Unless you are ready to run the dough through the machine immediately, wrap it airtight in plastic wrap. Do not refrigerate it, but be ready to proceed with making the pasta within 2 or 3 hours at most.
THE MACHINE THE TWO ADMISSIBLE KINDS.
The basic pasta machine has paired steel rollers of two types: one is smooth and serves to compress and thin out the dough; the second set has parallel grooves that can cut the flattened dough into ribbons. Of this last set there are always two different pairs, a broad-grooved one that produces fettuccine and a narrower one that makes tagliolini. A movable handle can be inserted into different positions depending which of the rollers is to be turned.
Less common now than it was before the introduction of the wretched extruding machines is the electric machine made by Bialetti. It works on the same principle as the hand-cranked version, over which it has two major advantages: the rollers are of plastic material with a gritty surface that makes pasta with a livelier texture and better sauce-absorbing qualities; it is electrically driven and faster so that it is both easier to use and kinder to the dough, which wants to be worked as rapidly as possible.
No other kinds of machines than these two are suitable for making pasta at home.
Those who already own a hand-operated machine can now buy an ingenious little motor that replaces the crank, converting any hand-turned machine into an electrically driven one.
ROLLING OUT THE DOUGH WITH THE MACHINE.
Flattening a ball of dough into a thin sheet is the pasta machines primary function. To perform it, it has several settings that bring the thinning rollers gradually closer together.
Thinning the dough can be compared to reaching the sidewalk from a buildings sixth story. The fastest way is to jump, but you will be a mass of shattered bones. One of the reasons that pasta made by shops is generally so mediocre is that the dough is flattened all at one time, rather than step by step: its body is smashed, its vital sinew broken, it is inert. Walking down the steps is one safe way: it corresponds to the heedful use of the machines graduated thinning notches. Even less jarring would be to take the elevator: in making pasta, that would be the hand-stretched method.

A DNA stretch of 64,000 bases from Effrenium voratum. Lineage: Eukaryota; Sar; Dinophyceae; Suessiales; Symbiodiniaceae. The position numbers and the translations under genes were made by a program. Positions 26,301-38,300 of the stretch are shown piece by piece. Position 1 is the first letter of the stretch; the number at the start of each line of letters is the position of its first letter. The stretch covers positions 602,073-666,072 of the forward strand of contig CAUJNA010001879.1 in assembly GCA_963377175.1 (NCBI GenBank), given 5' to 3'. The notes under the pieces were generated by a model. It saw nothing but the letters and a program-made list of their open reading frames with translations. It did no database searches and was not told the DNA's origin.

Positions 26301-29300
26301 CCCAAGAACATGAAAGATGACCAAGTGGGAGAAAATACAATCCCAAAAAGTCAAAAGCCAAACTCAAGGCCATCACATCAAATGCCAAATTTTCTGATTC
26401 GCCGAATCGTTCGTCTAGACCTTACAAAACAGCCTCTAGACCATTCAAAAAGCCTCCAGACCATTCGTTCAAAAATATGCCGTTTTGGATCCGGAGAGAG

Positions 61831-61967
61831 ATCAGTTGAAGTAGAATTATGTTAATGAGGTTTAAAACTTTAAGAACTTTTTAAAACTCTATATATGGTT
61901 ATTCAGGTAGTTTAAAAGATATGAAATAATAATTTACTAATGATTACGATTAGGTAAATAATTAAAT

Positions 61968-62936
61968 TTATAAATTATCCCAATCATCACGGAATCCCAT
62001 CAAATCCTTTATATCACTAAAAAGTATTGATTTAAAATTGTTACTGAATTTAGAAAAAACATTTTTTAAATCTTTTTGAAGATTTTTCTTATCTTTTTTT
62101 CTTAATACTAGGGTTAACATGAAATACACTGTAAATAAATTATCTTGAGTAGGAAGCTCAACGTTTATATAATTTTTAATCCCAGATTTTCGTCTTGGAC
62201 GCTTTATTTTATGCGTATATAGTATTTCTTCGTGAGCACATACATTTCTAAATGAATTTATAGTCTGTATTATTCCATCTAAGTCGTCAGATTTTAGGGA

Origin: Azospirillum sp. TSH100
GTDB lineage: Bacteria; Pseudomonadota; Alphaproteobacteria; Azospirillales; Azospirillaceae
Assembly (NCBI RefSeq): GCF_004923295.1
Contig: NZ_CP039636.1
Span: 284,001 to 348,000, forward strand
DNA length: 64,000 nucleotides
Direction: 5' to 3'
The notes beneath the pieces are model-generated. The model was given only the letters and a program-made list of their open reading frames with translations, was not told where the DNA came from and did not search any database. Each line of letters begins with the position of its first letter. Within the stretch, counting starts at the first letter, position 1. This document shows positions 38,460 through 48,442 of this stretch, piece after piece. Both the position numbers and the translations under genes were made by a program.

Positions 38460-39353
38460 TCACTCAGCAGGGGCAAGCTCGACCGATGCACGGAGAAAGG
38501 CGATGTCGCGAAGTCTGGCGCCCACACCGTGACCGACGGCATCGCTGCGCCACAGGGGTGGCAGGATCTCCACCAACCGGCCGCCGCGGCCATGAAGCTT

If you are thinning a ball of dough made with 2 eggs, divide it into 4 equal parts, or proportionally more parts if it is a larger amount. Cover the counter beside the machine with clean, dry, cloth kitchen towels.
Set the thinning rollers at their maximum opening. Flatten 1 of the pieces of dough with your open hand and run it through the machine. Fold it in thirds, give it a quarter turn, and pass it through the machine again. Repeat the operation 2 or 3 times, then lay the flattened pasta strip on the towels. Take another piece of dough and flatten it as described above. Lay it next to the previously flattened strip on the towel, but do not let them overlap or touch. When all the dough has been flattened you can begin to thin it progressively.
Close the opening of the rollers one notch and run the first of the flattened strips through it once. Do not fold it, but lay it flat on the towel. Repeat the procedure with all the other flattened pasta strips. When all are done, close the opening down another notch and thin all the strips again as has just been described. Continue thinning the pasta one notch at a time until it reaches the desired thinness. (Note: If you are making stuffed pasta, and you work slowly, take each piece of dough all the way through the thinning process, stuff it, then do the next piece. Keep the dough waiting to be thinned wrapped in plastic wrap.)
CUTTING THE PASTA.
If you are making lasagne, cannelloni, and any stuffed pasta, use the pasta immediately, as described in the appropriate recipe. For any pasta that encloses a stuffing, such as tortelli, tortellini, raviolini, the pasta must be cut and stuffed as soon as it is made, while it is still soft and sticky. Its softness makes it easier to shape and the stickiness is necessary to produce a tight seal, preventing the stuffing from spilling out during the cooking.
For any kind of noodle, however, allow the strips to dry on the towels for 10 minutes or more, depending on the temperature and air circulation of your kitchen. Turn the strips over from time to time. The pasta is ready when it is still soft and pliant enough that it wont crack when cut, but not so moist that the noodles will stick to each other.
Use the broad cutters on the machine to make fettuccine, and the narrower ones to make tagliolini. Tagliatelle, the classic Bolognese noodle, is slightly broader than fettuccine. If you are set on duplicating the Bolognese model, the pasta strips must be rolled up loosely and cut by hand into ¼-inch-wide ribbons.
The most interesting noodle cut of all is tonnarelli. It is as thick as it is broad, thus a cross section of it would be square. Its slightly greater thickness gives it the marvelous firmness and bite of spaghetti, while its surface has the texture and fine saucing qualities of all homemade pasta. The machine does a perfect job of making ton-